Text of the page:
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DYNAMICS AND PSYCHOTHERAPY OF DEPRESSION

David C. Wilson, M.D.
JAMA. 1955;158(3):151-153. doi:10.1001/jama.1955.02960030001001.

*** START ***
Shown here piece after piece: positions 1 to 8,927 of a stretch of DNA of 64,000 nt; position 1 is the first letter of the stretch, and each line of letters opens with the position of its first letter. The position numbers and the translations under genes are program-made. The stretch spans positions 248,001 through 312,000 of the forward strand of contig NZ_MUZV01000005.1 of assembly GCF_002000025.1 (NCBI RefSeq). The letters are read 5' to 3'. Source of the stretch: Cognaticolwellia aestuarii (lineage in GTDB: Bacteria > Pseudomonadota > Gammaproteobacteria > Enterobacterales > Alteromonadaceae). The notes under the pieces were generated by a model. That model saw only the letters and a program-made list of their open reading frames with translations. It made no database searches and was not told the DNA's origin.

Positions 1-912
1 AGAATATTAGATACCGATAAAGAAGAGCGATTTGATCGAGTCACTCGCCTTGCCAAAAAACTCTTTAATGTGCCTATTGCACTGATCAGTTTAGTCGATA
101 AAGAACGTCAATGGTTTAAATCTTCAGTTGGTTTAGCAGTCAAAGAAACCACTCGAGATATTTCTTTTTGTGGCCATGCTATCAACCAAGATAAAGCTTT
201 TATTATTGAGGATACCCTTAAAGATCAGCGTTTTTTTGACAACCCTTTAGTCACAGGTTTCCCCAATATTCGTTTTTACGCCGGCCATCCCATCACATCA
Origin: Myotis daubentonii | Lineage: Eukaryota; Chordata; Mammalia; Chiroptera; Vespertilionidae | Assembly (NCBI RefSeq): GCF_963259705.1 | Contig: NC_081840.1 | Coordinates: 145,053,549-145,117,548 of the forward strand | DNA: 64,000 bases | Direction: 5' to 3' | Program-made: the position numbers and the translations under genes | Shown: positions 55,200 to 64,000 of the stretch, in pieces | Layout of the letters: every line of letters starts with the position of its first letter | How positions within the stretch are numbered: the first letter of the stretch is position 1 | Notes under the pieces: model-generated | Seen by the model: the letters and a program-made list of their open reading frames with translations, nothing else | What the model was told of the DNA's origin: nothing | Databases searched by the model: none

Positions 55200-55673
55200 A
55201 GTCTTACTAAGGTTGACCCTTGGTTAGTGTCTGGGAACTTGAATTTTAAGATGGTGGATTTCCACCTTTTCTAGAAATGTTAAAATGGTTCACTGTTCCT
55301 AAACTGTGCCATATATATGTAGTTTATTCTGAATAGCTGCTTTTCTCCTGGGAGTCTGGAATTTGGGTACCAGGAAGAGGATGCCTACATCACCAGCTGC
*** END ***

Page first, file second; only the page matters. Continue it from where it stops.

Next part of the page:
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There is no personality disorder that the general physician is called on to treat more often than depression. A downward swing of the mood can become serious in so many ways. It may follow any sort of illness; it may exist as an underlying cause of headache, of other pains or aches, and of definite dysfunctions of different organ systems. It is usually recognized by the sleeplessness, loss of appetite, and loss of general interest that accompanies it, but undoubtedly many people are given needless operations and many patients refuse to get well because the symptoms rather than the underlying depression are treated. The depression is a reaction of the total being and as such has its physiological and psychological aspects. In this paper, the disorder will be approached as a personality problem and from the psychiatrist's point of view with the idea of making it possible for the general

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